Whether singing in his local gospel choir, recording jingles or rocking at downtown clubs in his native New York City, music has played a major part of Chris Glover's life. In 2009, Glover adopted the moniker Penguin Prison, which he says came from “a joke rap song and there was a line about going to the penguin prison and it stuck,” he said. His album, A Funny Thing, manages to be propulsive and poppy, somehow club-conscious and cerebral, evoking NY avant-disco acts past and present, from Talking Heads to LCD Soundsystem.
Why did you decide to form a mock boy band while at Bard College?
This guy came up to me and we're gonna start a boy band and we'll
call it The Smartest People At Bard. I was like mmmkay and I ended up
doing it. It was a mixture of N'Sync and the Beastie Boys.
Was your wardrobe more N'Sync or Beastie Boys?
Neither I suppose. Most of us wore these one-piece suits and one of
the other guys wore a Mexican hat. We had some dance moves that made fun
of the boy bands of the time. The thing that made it funny was that I
was the only one of the three of us that could actually sing well and
they had bad voices, but that was on-purpose. Our big hit was called “Uh
And that was about…
I don't even know. All we sang was “Uh oh, Uh oh, Uh oh” on repeat, but people seemed to like it.
All kidding aside, you've been involved in music from a young age. How did starting at a young age help set you on the path you're currently on?
It gave me a lot of experience. I started singing when I was little, I was in a gospel choir where I learned how to sing and build harmonies. It taught me how to be a professional at an early age. I also started playing instruments when I was in my teens, which led to me playing in clubs like CBGBs and places like that while in high school.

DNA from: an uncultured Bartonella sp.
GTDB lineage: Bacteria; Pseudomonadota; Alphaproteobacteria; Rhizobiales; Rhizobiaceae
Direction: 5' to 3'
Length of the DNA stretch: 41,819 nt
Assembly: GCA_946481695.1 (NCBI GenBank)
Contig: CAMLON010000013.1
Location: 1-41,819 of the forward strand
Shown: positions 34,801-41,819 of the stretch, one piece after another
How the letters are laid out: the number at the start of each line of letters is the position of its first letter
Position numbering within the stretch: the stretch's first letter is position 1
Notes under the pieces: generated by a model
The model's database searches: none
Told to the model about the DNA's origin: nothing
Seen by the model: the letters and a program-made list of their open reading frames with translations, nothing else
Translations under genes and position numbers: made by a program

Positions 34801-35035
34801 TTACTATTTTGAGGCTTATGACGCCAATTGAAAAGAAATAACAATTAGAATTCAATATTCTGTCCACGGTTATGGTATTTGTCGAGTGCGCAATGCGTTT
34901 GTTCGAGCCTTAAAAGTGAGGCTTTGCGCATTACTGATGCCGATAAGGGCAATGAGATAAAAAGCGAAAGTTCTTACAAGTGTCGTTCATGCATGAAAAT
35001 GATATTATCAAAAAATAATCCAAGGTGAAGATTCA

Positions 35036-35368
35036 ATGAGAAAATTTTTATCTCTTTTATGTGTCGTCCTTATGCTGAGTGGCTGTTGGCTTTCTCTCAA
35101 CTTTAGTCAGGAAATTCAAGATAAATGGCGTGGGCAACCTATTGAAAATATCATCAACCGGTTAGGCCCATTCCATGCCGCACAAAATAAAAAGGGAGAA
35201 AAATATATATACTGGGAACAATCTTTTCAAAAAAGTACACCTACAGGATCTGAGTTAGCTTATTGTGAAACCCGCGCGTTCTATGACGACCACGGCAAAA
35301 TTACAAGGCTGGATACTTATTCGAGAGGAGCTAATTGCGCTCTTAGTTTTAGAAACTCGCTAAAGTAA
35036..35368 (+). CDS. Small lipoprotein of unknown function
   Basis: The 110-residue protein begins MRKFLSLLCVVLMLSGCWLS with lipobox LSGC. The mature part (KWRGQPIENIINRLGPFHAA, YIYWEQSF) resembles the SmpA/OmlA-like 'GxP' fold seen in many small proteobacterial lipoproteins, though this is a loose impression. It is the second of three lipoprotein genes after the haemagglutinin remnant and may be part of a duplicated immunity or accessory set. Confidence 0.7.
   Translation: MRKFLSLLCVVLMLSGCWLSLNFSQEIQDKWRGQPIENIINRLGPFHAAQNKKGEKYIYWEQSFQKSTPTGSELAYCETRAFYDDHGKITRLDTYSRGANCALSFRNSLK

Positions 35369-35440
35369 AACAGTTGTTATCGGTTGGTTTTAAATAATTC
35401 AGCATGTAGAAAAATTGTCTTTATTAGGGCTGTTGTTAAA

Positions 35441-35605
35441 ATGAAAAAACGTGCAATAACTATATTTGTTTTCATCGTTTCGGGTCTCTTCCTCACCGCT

With your background as a member of a boy band, gospel choir and bands, what inspired you to send hip-hop tracks to legendary A Tribe Called Quest frontman Q-Tip? How did that all go down? It couldn't have been easy, right?
Believe it or not, I actually saw an ad in the classified section of the magazine Backstage. I saw Q-Tip was starting a label and he was looking for demos, so I figured I'd send one. Literally a year went by and then he called me. He told me he liked my stuff and went to see me play and flew me to Los Angeles. Though that label never happened, I still ended up getting signed to Interscope Records.
The album never got released. They weren't sure what to do with it. I turned it in and they said they loved it and that it was amazing, but couldn't do anything with it because all the songs were different. It didn't seem like anything was going to happen, so I started making more music and eventually that became Penguin Prison.
Your song “Don't Fuck With My Money” unofficially became an anthem for the Occupy movement. Was this done purposely?
I wrote it way before the Occupy Wall Street movement. I wasn't trying to make anthem or anything. There's a line in the chorus, “Don't fuck with my money or you'll be sorry,” made me want to shoot the video on Wall Street or in a bank. I was trying to come up with different ideas and Occupy Wall Street happened and I became inspired by it and it made sense in the sentiment that everyone was protesting the inaction of the government to try to solve the financial crisis. I thought it made sense to film them and get good footage of it and to set the footage to that song.
You and Lana Del Rey are good friends. How did you become pals?
I've known her a couple of years. I don't remember how I met her, but I made a remix and worked with her on some music. I've hung out with her a bunch and she's an interesting character. I worked on a song with called “BBM Baby” about BlackBerry Messenger.
What's the best story that you have about her?
She came to my house once to work on some things, there was a check cashing place near us and since there aren't really any banks in my area (Washington Heights neighborhood of Manhattan), she wanted to cash this check from her grandpa and we had to call him and verify all the identities because of all the theft nowadays. It took a half an hour, but she got her money.
As a New Yorker, what is the thing that makes you excited to come to Southern California in January?
The weather of course! It's freezing and not fun. I really like Los Angeles and the weather in California.
Would you consider moving here?
Yes definitely! There's a thing with New York and Los Angeles with how people from New York act like they don't like people from L.A. and I was like that for a while. Recently I've changed my stance and have thought about moving.
Penguin Prison performs Saturday, Jan 14, 9 p.m. at the Observatory, 3503 S. Harbor Blvd., Santa Ana. (714) 957-0600, $13.